The Salinity Processes in the Upper Ocean Regional Study (SPURS) project is a NASA-funded oceanographic campaign aimed at elucidating key mechanisms responsible for near-surface salinity variations in the ocean. Over the period August 2016 through November 2017, SPURS-2 deployed a suite of in situ sampling technologies to study a low-salinity, high precipitation region in the eastern tropical Pacific, including the state-of-the-art wind and solar powered unmanned surface vehicle (USV) called Saildrone. Saildrone provides observations of salinity, temperature, and other variables that enables 1) a new platform to support remote sensing validation and 2) detailed characterization of oceanic structure over a continuum of spatio-temporal scales when combined with remote sensing data.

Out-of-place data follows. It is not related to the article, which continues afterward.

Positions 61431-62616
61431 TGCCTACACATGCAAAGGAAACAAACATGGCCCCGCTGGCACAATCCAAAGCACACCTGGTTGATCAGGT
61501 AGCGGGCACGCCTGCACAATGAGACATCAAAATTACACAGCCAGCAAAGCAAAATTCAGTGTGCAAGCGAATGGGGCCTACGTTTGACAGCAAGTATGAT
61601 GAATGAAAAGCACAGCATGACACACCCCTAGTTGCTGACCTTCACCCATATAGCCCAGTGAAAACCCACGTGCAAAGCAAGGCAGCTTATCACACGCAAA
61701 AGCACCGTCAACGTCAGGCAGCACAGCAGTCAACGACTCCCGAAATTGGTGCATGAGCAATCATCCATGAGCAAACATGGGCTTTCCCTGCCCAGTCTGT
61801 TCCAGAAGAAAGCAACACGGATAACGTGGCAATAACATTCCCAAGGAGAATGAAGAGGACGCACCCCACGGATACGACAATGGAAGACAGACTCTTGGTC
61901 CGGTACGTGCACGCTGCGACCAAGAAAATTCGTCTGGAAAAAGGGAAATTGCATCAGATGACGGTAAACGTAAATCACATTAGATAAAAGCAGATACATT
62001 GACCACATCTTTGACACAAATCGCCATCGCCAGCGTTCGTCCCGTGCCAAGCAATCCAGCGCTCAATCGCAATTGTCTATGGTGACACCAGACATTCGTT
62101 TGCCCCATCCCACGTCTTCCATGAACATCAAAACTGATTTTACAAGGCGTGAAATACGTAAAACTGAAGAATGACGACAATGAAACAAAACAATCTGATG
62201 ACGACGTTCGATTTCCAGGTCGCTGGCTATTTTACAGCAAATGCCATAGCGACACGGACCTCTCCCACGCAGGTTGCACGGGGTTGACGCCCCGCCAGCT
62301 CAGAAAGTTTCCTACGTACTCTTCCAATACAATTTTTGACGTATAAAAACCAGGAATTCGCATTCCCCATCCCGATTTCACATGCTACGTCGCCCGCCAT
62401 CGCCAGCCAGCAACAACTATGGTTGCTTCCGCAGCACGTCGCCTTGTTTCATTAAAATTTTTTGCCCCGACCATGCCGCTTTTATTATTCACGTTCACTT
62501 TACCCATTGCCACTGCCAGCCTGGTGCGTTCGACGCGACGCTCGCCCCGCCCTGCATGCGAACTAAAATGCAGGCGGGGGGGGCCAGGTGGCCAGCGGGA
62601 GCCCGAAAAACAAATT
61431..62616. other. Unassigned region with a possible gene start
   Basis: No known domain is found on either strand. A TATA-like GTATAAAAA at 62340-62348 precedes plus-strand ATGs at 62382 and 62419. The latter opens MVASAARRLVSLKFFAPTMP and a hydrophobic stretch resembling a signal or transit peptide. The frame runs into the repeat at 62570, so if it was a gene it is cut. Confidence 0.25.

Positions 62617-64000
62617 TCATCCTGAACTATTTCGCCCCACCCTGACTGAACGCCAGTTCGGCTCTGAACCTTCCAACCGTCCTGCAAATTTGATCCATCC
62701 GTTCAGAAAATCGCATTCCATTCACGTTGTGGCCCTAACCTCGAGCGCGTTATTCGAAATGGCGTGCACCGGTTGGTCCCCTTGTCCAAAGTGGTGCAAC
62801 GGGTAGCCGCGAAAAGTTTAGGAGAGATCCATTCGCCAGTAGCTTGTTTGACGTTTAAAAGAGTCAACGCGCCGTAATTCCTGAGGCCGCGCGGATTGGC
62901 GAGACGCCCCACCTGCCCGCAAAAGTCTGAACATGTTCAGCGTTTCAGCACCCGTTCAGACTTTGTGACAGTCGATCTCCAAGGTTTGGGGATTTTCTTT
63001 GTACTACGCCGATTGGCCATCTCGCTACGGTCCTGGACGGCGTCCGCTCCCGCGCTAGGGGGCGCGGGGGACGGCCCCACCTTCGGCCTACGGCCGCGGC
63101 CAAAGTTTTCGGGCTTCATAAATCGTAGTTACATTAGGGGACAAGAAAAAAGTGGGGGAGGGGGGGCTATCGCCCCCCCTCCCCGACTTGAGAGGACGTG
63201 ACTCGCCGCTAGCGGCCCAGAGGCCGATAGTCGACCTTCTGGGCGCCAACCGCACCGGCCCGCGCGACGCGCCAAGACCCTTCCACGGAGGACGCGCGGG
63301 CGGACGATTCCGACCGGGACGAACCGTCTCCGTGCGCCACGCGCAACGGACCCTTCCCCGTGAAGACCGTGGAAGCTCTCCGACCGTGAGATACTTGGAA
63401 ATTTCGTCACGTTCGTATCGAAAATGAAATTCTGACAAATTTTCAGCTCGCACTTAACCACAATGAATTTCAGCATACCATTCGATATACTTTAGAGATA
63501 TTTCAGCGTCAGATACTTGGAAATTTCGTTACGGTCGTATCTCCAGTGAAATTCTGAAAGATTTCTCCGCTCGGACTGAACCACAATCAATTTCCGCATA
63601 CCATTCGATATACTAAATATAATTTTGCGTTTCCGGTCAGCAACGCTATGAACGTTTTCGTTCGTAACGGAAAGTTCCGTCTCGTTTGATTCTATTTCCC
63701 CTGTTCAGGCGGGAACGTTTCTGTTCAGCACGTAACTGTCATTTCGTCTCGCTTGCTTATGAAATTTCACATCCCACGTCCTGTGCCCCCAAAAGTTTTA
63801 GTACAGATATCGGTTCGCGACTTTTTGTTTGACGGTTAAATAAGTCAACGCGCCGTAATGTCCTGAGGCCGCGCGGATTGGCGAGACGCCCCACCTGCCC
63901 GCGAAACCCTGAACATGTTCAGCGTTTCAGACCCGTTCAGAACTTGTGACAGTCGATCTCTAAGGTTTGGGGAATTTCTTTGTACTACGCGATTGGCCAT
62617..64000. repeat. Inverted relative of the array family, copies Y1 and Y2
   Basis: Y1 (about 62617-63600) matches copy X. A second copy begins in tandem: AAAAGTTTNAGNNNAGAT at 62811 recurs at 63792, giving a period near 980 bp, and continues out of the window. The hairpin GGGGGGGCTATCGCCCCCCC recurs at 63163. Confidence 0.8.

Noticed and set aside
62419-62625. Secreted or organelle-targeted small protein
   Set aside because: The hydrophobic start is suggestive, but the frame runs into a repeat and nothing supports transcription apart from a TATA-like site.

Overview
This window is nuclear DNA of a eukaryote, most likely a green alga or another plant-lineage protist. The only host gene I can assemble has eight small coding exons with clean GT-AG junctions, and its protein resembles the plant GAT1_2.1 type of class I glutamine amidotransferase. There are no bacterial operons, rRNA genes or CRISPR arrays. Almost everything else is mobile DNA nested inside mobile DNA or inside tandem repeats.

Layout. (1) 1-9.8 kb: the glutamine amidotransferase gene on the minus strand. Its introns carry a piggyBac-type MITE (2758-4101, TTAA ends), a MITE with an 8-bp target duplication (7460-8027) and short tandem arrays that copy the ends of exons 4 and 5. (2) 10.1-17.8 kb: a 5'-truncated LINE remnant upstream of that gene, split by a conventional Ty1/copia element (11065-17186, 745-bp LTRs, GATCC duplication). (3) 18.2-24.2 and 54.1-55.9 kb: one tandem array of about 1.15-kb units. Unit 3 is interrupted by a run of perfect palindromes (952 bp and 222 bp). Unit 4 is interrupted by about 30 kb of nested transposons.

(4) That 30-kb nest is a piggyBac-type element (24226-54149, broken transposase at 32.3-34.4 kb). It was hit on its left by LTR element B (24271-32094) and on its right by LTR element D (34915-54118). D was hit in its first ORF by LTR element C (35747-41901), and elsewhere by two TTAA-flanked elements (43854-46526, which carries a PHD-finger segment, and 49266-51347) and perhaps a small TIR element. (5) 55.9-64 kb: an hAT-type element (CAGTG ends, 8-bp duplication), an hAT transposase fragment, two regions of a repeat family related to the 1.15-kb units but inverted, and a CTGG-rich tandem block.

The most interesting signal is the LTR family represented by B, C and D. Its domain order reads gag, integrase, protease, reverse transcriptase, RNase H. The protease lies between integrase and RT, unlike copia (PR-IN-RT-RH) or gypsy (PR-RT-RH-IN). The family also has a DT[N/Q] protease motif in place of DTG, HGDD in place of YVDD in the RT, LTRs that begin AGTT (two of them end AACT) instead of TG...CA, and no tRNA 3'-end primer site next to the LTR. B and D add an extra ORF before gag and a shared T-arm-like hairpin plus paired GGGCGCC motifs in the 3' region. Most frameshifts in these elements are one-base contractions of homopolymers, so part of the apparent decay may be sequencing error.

The following animation provides a comparison of Saildrone sea surface salinity (SSS) and satellite SMAP SSS, as well as Saildrone sea surface temperature (SST) and satellite MUR SST during the SPURS-2 campaign. The animation illustrates good agreement between satellite-derived and in situ data. Variations between SSS datasets are likely the result of different spatio-temporal resolutions and higher patchiness in surface salinity signatures due to rain events and other processes. Saildrone provides high frequency observations (sub-minute resolution) at the local scale and SMAP at 70 km resolution with an eight day precise orbital repeat, or 3 day partial swath coverage overlap. The coarser SMAP resolution smooths the SSS signal in the domain, as demonstrated by the inability of SMAP SSS to reproduce Saildrone SSS peaks and valleys associated with higher variability. Deviations between SST datasets can be explained by unresolved daily variability, wherein MUR only uses nighttime data.